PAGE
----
Sue Steury


Retired Missionary to Kenya
“Missionary Mother”
By Grace Yates, Writing Intern
August 2012

Sue Steury, retired WGM missionary to Kenya, struggled with calling herself a missionary. “I felt that because I wasn’t having contact with the nationals that I wasn’t doing missionary work,” she said. Her husband, Dr. Ernie Steury, was the first doctor at Tenwek Hospital, but most of her work on the mission field involved raising their children.

“I had the four children to practically raise by myself because my husband was at the hospital all the time because he was the only doctor and he was in demand…. I really struggled not having contact with the nationals because I thought that’s what I should do,” Sue said. “It took me a while to realize that my position as a mother was the most important position that I had right then.”

Sue was born in Cherryville, North Carolina, on June 1, 1932. She had an early calling. “When I was 8 years of age, I felt that the Lord had definitely called me to be a missionary,” Sue wrote in her initial application to WGM. Her Sunday School teacher was one of the few who encouraged her in her calling. “A lot of people in the church said, ‘It’s just an emotional stir, and she’ll get over it,’” she added. But she didn’t. At the age of 13, she went to the altar at a camp meeting, where God called her to Africa.

Sue and Ernie Steury were married in 1954, after graduating from Asbury College (Kentucky). She worked as a teacher while he went through medical school. The couple arrived in Kenya in 1959 and served there for 38 years. They had four children: Cynthia, Jonathan, Nathan, and Deborah. Nathan and Deborah were born at Tenwek Hospital, which endeared Sue and her children to the Kipsigis mothers.

While at Tenwek, Sue had a variety of roles in addition to mother. She served as a hostess for many visitors and medical students who came to the field. This included hosting and cooking for as many as 14 people at a time. She also did various odd jobs around the field, including being the station bookkeeper, postmistress, and keeping the hospital’s books.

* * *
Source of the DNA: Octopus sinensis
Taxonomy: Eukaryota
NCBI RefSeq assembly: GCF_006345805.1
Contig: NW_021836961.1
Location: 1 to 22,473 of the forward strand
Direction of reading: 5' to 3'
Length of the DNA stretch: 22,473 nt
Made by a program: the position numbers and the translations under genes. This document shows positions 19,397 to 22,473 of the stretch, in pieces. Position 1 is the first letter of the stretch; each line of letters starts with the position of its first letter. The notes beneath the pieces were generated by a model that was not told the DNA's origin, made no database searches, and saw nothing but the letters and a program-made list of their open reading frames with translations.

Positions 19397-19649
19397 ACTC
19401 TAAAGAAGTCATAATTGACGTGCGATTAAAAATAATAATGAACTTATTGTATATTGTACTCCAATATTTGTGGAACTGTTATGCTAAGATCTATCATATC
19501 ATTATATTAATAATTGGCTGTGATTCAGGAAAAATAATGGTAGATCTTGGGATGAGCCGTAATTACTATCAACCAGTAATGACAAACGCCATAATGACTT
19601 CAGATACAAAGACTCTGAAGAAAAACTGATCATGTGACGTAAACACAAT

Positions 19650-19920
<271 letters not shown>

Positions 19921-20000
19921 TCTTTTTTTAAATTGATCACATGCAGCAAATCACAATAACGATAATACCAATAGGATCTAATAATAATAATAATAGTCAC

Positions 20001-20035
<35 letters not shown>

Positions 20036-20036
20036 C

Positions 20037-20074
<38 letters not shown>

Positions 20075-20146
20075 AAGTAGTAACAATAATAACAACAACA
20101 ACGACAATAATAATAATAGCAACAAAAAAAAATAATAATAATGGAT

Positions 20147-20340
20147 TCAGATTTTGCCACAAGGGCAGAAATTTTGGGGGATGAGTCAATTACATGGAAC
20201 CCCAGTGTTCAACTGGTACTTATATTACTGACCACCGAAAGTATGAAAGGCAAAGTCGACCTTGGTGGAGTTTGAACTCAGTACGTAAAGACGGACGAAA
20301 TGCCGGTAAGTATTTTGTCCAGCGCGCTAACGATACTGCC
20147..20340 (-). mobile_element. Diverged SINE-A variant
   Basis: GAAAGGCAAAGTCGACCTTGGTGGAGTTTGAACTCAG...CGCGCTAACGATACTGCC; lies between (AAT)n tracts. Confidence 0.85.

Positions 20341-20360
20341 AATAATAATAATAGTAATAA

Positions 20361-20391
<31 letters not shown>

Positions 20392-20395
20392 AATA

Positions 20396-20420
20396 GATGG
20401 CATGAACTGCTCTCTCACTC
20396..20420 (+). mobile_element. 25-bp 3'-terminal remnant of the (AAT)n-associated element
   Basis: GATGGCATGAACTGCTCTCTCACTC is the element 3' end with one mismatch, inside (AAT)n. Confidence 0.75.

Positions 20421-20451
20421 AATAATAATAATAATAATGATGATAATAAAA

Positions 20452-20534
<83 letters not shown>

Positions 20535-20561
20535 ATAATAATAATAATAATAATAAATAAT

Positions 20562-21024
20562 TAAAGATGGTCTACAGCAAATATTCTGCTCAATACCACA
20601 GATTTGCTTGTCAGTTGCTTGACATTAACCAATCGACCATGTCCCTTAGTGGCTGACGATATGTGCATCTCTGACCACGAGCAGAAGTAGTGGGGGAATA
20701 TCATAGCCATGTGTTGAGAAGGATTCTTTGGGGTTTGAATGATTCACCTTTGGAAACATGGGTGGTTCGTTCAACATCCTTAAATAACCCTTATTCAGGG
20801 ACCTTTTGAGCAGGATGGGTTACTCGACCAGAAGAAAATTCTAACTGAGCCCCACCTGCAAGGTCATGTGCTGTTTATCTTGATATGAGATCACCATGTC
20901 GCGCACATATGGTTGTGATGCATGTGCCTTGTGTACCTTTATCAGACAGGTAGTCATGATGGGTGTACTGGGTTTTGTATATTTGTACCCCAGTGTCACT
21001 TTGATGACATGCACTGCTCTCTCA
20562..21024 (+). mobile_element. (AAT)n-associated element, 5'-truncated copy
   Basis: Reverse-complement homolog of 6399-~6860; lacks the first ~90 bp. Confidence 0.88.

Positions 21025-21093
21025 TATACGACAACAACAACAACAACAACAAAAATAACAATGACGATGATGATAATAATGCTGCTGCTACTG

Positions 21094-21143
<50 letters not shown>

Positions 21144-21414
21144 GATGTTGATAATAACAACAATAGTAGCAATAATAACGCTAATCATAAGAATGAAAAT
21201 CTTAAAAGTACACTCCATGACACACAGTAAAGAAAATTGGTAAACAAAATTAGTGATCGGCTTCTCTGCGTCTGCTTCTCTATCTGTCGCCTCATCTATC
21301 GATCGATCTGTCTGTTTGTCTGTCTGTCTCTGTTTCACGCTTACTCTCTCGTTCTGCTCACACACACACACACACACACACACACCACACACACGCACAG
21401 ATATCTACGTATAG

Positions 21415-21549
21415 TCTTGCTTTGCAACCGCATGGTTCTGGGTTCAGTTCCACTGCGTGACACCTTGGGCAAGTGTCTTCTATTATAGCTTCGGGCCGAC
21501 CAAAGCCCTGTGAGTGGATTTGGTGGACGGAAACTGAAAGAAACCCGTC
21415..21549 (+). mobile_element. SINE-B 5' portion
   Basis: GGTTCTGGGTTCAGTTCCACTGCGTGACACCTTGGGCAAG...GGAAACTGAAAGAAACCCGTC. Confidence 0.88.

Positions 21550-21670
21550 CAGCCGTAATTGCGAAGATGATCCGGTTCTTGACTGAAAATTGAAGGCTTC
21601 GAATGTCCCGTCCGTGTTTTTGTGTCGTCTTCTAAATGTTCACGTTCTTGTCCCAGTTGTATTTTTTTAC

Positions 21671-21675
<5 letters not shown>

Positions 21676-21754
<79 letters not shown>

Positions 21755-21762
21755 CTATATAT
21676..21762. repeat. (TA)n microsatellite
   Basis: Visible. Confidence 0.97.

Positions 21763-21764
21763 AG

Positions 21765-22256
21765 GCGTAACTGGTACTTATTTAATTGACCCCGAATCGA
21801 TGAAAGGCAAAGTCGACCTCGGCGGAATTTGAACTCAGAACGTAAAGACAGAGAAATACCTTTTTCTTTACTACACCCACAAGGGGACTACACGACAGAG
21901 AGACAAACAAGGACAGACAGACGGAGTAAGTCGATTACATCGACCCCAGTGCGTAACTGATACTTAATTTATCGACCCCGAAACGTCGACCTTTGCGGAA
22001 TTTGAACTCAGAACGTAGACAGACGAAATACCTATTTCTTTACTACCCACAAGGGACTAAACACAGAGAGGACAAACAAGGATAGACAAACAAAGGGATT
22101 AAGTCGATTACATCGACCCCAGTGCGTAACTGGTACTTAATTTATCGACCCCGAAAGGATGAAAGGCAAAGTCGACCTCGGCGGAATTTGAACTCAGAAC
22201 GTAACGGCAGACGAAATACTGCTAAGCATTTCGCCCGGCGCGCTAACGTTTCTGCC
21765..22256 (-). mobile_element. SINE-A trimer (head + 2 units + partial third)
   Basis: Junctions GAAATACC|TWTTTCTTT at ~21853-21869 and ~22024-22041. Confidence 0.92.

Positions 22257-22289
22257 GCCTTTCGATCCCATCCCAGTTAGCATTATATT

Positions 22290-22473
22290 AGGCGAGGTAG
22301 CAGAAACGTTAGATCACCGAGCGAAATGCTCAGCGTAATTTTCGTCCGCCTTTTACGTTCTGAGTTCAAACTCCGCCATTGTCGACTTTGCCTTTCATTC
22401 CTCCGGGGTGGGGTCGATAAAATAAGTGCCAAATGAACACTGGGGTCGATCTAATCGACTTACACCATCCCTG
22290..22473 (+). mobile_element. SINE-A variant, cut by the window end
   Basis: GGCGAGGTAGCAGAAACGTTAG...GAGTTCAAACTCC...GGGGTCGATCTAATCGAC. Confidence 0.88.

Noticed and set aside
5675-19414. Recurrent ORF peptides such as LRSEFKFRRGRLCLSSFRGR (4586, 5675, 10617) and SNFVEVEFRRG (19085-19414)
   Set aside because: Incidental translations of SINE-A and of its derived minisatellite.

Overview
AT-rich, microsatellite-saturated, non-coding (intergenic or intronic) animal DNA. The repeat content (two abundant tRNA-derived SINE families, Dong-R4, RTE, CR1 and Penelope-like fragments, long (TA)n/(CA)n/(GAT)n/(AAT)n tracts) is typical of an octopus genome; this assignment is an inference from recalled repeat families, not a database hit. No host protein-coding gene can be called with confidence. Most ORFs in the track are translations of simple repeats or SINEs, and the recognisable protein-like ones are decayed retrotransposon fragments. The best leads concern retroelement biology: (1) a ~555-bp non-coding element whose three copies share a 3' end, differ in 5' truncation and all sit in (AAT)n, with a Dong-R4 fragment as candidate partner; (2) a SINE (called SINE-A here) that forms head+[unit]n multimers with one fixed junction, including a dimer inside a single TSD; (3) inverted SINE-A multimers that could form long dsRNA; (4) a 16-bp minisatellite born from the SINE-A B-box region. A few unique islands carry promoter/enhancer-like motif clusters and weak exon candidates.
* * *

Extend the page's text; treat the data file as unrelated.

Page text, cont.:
One of Sue’s major responsibilities was training Sunday School teachers. Her background was in education, and she used those skills to equip other teachers. “That was something I really enjoyed,” she shared. The teachers came to her and learned the lessons they would teach the children. “They just listened intently to the message of each lesson because they wanted to go back and apply it.” She also taught the teachers how to do children’s crafts, which she had adapted to fit the culture and the teachers’ resources.

When her children were older, Sue was involved in Community Health Evangelism. She taught community health workers how to incorporate evangelism with their medical care. The health workers learned six or seven lessons about how to share the gospel. Then these workers went into the villages two by two and taught the people about safe health practices and shared about Jesus. Then they returned and told Sue what had happened. “It was thrilling. I really enjoyed that part,” she said. Many people found the Lord through the community health workers going into their homes.

However, Sue’s main role was as a mother, and raising her children connected her with many of the Kipsigis people. Her children would begin playing with a Kipsigis child, and that created an opportunity for Sue to talk to the child’s mother. Though she didn’t always know it at the time, these interactions meant a lot to the mothers. In a farewell speech when Ernie and Sue were leaving for a furlough, one woman shared that she appreciated how “Mrs. Steury never took her children away from ours. She would let them play with our kids no matter how sick with colds and things like that that they were. She wouldn’t take them away from ours.” Living life with the women showed them that Sue really cared about them and their families and that she did not think she was better. Sue’s advice was “Get to know their [the people’s] hearts. Get into their hearts.”

Ernie and Sue retired from Kenya in 1997. They served for several years as international pastors, traveling to visit and encourage WGM missionaries to the Americas. Ernie passed away in 2002. Since then, Sue has spent a lot of her time calling and encouraging friends in their lives and relationships with God. “There always seems to be somebody that needs your help and encouragement,” she said. Friends call her to ask for prayer, and Sue will spend an hour or two talking with them. “These little ministries pop up all around. Even though they’re small, they might have an eternal value on them that we don’t know. We trust they do,” she said.

Sue lives in Florida, but her four children are scattered in Kenya, Tennessee, Florida, and Indiana. She loves to visit them when she can and spoil her grandchildren and great-grandchildren.

“My heart’s desire is that they all live for Jesus and seek His will daily for their lives,” she said.